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A Street.

Enter LOPEZ, with a dark Lanthorn, Lopez. Past three o'clock ! soh! a notable hour for one of my regular disposition, to be strolling like a bravo through the streets of Seville ! Well, of all services, to serve a young lover is the hardest-not that I am an enemy to love ; but my love, and my master's, differ strangely-Don Ferdinand is much too gallant to eat, drink, or sleep now, my love gives me an appetite-then I am fond of dreaming of my mistress, and I love dearly to toast her—This cannot be done without good sleep and good liquor; hence my partiality to a feather-bed and a bottle-what a pity now, that I have not further time for reflections ! but my master expects thee, honest Lopez, to secure his retreat from Donna Clara's window, as I guess[Music without.] hey! sure, I heard music ! so, so ! who have we here? Oh, Don Antonio, my master's friend, come from the masquerade, to serenade my

young mistress, Donna Louisa, I suppose : soh! we shall have the old gentleman up presently-lest he should miss his son, I had best lose no time in getting to my post


Enter ANTONIO, with Masks and Music.


Tell me, my lute, can thy soft strain

So gently speak thy master's pain?
So softly sing, so humbly sigh,

That, though my sleeping love shall know

Who singswho sighs below,
Her rosy slumbers shall not fly?

Thus, may some vision whisper more

Than ever I dare speak before. 1 Mask. Antonio, your mistress will never wake, while you sing so dolefully; love, like a cradled infant, is lulled by a sad melody,

Ant. I do not wish to disturb her rest.

1 Mask. The reason is, because you know she does not regard you enough to appear, if you awaked her.

Ant. Nay, then, I'll convince you. [Sings.

The breath of morn bids hence the night,
Unveil those beauteous eyes, my fuir ;
For till the dawn of love is there,
I feel no day, I own no light.

LOUISA---replies from a Window.
Waking, I heard thy numbers chide,

Waking, the dawn did bless my sight,
'Tis Phæbus sure, that woos, I cried,
Who speaks in song, who moves in light.

DON JEROME-From a Window.

What vagabonds are these, I hear,
Fiddling, fluting, rhyming ranting,
Piping, scraping, whining, canting,

Fly, scurvy minstrels, fly!


Louisa. Nay, prythee, father, why so rough?
Ant. An humble lover I.
Jerome. How durst you, daughter, lend an ear

To such deceitful stuff?

Quick, from the window, fly! Louisa. Adieu, Antonio ! Ant. Must you go? Louisa. 2 We soon, perhaps, may meet again ; Ant. For though hard


fortune is our foes The god of love will fight

for us. Jerome. Reach me the blunderbuss. Ant. & L. The god of love, who knows our pain, Jerome. Hence, or these slugs are through your brain.

[Exeunt severally


A Piazza.


Lopez. Truly, sir, I think that a little sleep, once in a week or som

Ferd. Peace, fool, don't mention sleep to me.
Lopez. No, no, sir, I don't mention


low-bred, vulgar, sound sleep; but I can't help thinking that a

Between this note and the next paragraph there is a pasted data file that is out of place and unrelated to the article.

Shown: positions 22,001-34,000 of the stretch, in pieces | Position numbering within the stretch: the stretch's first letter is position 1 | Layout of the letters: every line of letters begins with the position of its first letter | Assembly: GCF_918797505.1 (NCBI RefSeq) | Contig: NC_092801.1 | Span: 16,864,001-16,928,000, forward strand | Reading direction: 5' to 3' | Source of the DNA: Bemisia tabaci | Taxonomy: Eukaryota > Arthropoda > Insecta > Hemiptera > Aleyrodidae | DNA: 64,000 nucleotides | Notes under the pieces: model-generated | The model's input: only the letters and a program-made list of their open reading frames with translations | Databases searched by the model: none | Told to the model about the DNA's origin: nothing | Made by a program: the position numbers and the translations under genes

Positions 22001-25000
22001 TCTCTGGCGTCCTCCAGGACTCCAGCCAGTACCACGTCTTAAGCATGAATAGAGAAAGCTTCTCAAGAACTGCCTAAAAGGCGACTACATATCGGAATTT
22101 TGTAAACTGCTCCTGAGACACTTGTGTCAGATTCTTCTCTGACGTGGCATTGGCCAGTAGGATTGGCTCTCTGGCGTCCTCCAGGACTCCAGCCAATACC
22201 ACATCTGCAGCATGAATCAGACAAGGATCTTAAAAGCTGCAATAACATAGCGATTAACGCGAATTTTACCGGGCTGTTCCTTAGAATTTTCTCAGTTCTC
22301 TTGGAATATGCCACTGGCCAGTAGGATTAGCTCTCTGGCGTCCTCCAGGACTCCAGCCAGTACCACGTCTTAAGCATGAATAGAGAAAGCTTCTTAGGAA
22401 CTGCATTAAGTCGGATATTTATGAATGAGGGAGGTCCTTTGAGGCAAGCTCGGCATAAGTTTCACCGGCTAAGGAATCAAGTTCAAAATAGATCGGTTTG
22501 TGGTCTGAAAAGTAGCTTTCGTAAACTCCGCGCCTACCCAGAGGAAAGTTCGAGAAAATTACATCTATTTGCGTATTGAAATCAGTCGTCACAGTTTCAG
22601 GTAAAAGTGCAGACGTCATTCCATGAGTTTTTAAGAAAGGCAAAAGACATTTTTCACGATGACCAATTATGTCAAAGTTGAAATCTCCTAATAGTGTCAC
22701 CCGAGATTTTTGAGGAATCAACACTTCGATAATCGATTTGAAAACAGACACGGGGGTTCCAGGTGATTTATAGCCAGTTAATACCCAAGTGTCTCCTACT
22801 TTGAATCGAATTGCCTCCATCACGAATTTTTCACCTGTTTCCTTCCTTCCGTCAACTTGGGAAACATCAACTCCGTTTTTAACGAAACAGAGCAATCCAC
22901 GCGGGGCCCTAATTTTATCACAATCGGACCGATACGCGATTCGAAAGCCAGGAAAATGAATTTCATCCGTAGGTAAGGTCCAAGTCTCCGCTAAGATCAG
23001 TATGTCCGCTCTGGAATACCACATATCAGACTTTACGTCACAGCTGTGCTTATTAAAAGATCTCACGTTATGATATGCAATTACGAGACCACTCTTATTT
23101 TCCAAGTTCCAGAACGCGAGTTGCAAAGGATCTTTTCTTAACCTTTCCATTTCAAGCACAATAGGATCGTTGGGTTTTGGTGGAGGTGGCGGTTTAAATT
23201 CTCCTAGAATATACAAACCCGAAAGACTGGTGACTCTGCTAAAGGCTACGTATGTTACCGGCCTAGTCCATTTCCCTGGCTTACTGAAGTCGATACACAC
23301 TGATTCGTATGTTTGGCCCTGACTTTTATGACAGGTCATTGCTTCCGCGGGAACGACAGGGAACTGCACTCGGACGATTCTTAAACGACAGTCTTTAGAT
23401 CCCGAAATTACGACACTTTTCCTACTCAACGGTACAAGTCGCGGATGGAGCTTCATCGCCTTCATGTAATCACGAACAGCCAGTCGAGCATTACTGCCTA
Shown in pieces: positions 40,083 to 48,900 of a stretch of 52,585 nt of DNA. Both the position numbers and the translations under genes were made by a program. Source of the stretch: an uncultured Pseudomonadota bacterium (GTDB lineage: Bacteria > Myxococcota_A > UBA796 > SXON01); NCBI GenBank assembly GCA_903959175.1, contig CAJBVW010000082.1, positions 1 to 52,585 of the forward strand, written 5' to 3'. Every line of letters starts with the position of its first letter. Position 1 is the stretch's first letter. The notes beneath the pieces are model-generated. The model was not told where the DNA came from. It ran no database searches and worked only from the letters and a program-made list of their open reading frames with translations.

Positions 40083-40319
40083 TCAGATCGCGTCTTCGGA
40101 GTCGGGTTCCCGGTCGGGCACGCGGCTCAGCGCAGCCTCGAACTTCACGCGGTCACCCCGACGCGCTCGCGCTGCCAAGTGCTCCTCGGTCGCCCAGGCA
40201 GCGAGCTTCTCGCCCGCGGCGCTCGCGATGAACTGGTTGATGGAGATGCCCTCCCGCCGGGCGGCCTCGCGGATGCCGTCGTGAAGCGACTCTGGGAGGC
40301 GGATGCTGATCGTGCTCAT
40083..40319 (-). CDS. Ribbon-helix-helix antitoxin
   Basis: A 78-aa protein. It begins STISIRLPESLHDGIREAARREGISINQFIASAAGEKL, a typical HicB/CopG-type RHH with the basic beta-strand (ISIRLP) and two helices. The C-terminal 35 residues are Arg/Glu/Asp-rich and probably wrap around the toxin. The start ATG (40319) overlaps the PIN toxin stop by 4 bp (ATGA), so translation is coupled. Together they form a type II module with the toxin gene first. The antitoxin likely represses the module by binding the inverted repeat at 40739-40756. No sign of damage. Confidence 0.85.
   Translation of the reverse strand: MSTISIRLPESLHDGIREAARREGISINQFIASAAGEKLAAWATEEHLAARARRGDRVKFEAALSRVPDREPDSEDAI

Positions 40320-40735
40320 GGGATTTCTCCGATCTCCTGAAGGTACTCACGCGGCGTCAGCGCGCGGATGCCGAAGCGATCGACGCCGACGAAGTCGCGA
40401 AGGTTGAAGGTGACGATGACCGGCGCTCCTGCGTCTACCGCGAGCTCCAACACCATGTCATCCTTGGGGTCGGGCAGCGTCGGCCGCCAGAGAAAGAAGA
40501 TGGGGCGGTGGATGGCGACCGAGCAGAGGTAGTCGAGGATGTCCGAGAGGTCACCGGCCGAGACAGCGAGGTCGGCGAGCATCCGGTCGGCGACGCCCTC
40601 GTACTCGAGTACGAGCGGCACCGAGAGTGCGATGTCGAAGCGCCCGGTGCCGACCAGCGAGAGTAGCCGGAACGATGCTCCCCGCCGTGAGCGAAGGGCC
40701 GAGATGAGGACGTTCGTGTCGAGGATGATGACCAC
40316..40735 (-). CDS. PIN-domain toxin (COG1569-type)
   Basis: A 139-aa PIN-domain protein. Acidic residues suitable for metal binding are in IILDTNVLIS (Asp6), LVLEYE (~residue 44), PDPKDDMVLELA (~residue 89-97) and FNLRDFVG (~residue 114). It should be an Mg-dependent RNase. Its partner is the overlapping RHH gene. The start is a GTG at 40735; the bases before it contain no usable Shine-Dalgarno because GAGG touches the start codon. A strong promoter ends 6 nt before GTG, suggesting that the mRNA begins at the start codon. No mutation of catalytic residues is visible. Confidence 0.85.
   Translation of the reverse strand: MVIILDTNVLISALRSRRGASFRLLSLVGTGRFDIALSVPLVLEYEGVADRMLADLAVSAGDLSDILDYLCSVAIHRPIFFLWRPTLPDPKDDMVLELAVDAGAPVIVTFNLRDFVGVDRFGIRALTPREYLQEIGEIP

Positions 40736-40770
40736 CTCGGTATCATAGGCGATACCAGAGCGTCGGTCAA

gentle slumber, or half an hour's dozing, if it were only for the novelty of the thing

Ferd. Peace, booby, I say !Oh Clara, dear, cruel disturber of my rest!

Lopez. And of mine too.

Ferd. 'Sdeath! to trifle with me at such a juncture as this-now to stand on punctilios-love me ! I don't believe she ever did.

Lopez. Nor I either.

Ferd. Or is it, that her sex never know their de. sires for an hour together?

Lopez. Ah, they know them oftner than they'll own them.

Ferd. Is there, in the world, so inconstant a creature as Clara?

Lopez. I could name one.

Ferd. Yes; the tame fool, who submits to her caprice.

Lopez. I thought he couldn't miss it. Ferd. Is she not capricious, teazing, tyrannical, obstinate, perverse, absurd ? ay, a wilderness of faults and follies; her looks are scorn, and her very smiles -'sdeath! I wish I hadn't mentioned her smiles ; for she does smile such beaming loveliness, such fascinating brightness—Oh, death and madness! I shall die if I lose her.

Lopez. Oh, those damned smiles have undone all !

Could I her faults remember,

Forgetting every charm,
Soon would impartial Reason

The tyrant Love disarm.
But when enraged I number

Each failing of her mind,
Love still suggests each beauty,

And sees-while Reason's blind.

Lopez. Here comes Don Antonio, sir.

Ferd. Well, go you home-I shall be there presently. Lopez. Ah, those cursed smiles !

[Exit, Enter ANTONIO. Ferd. Antonio, Lopez tells me he left you chaunt. ing before our door was my father waked ?

Ant. Yes, yes ; he has a singular affection for mu. sic, so I left him roaring at his barred window, like the print of Bajazet in the cage. And what brings you out so early ?

Ferd. I believe I told you, that’to-morrow was the day fixed by Don Pedro and Clara's unnatural stepmother, for her to enter a convent, in order, that her brat might possess her fortune; made desperate by this, I procured a key to the door, and bribed Clara's maid to leave it 'unbolted; at 'two this morning, I entered, unperceived, and stole to her chamber-I found her waking and weeping.

Ant. Happy Ferdinand! Ferd. 'Sdeath! hear the conclusion_I was rated as the most confident ruffian, for daring to approach her room at that hour of night.

Ant. Ay, ay, this was at first?

Ferd. No such thing; she would not hear a word from me, but threatened to raise her mother, if I did not instantly leave her.

Ant. Well, but at last?

Ferd. At last'! why, I was forced to leave the house, as I came in.

Ant. And did you do nothing to offend her?

Ferd. Nothing, as I hope to be saved-I believe, I might snatch a dozen or two of kisses.

Ant, Was that all? Well, I think, I never heard of such assurance!

Ferd. Zounds! I tell you, I behaved with the ute most respect.

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